Are we making a difference by an enduring contribution?

One of our basic human needs is to feel that we have made a meaningful and enduring achievement or contribution. We want to know that we have accomplished something and that our lives have somehow made a difference. This area is a tough one to measure, especially the enduring aspect, since we won’t be here to observe anything; we’ll be gone.

On July 4, 1870 Martha Scarborough celebrated Independence Day by giving birth to a son, Lee. When Lee was 8, Martha and her husband George, a part-time Baptist preacher, moved to Texas to raise cattle and share Christ. They lived in a dugout to begin with, then later a small log cabin. George and Martha dreamed of building a nice house on a nearby hill. They saved frugally, and when Lee was 16 years old, they had saved enough money to proceed with the building of their dream home.

One day, after a hard day’s work, George asked Martha to walk with him to stake out where they would build. Arm in arm, they strolled to the top of the hill. They had waited a long time for this moment. George carefully selected the most suitable location and drove the stakes. Martha, however, turned toward him and tearfully said, “George, I appreciate your desire to build me a new home in this beautiful setting, but there is a greater need. Let’s keep living in the old house and put this money towards a college education for Lee. We will never be able to do both and I would rather invest the money in our son.”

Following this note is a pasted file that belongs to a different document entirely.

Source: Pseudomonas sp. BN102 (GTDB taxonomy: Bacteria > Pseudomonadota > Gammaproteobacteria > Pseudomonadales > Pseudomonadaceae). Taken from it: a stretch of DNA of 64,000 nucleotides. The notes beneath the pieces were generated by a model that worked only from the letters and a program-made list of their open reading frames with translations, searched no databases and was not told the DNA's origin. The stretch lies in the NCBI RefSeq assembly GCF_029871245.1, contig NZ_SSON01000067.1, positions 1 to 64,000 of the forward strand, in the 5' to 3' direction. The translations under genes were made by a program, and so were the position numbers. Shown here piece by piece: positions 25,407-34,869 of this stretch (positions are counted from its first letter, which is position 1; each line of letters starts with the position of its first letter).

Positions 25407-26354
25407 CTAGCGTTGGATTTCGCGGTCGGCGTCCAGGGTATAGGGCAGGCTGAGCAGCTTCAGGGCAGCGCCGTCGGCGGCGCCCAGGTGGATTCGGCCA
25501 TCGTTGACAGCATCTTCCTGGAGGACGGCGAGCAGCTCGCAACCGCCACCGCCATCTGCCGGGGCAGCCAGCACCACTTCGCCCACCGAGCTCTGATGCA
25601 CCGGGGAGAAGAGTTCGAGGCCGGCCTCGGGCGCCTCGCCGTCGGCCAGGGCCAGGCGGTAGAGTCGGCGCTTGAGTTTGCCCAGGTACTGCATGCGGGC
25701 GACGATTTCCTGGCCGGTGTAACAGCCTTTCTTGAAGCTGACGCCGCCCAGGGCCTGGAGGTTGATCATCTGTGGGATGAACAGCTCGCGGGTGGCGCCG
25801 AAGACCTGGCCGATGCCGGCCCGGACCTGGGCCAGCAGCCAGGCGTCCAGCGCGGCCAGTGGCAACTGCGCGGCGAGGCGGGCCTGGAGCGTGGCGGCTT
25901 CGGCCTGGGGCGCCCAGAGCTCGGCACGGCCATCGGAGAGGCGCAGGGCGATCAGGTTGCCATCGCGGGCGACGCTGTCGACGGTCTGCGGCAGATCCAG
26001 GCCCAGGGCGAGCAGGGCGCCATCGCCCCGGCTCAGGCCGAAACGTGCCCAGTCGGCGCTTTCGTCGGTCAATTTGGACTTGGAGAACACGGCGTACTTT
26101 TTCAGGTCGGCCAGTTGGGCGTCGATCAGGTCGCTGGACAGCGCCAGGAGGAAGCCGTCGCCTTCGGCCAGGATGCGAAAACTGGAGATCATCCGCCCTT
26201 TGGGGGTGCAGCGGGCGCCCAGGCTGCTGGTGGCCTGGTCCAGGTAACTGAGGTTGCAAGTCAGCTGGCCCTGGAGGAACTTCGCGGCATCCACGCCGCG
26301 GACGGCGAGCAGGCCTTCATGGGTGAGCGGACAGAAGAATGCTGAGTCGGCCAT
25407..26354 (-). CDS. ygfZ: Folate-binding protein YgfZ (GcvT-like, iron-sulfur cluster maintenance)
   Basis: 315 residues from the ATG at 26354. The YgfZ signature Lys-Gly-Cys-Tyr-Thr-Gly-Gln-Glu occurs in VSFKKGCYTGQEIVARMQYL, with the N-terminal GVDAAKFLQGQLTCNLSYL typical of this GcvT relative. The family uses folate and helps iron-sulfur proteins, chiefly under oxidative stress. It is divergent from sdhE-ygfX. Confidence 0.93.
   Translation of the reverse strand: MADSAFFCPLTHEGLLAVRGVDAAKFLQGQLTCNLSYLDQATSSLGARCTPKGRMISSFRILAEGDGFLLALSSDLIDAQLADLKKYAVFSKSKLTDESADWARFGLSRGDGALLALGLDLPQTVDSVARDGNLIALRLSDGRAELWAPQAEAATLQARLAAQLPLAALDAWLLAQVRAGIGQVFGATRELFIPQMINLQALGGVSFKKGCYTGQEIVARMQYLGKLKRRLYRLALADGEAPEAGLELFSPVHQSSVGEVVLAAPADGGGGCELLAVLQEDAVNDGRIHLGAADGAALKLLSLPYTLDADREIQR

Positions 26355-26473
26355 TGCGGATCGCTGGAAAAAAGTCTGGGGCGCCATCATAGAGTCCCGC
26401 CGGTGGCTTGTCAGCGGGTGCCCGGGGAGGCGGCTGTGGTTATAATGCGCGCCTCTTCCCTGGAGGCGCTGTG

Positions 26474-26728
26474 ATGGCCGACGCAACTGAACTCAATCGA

George was visibly disappointed and spoke little for several days. Finally, early one morning, following an intensive time of prayer, he agreed. They never built their new house. But in 1888, Lee left home to attend Baylor College in Waco, Texas. He became an influential servant of Christ, Southern Baptist leader, writer, seminary president, pastor, evangelist, and business leader. He was instrumental in building colleges, seminaries, churches, hospitals, and mission stations around the world.

Many years later a young man was struggling about what he should preach on for his first sermon. He found the material he needed from a book of sermons that Lee Scarborough had written. That young preacher’s name was Billy Graham.

In the search for lasting achievement and to really make a difference, there is no substitute for simply doing the right thing, at the right time, in the right way, and leaving the results to God.

“Blessed are the dead who die in the Lord…they rest from their labors, and their works follow them” (Revelation 14:13).

— Pastor Ross Helgeton is senior pastor at Erskine Evangelical Free Church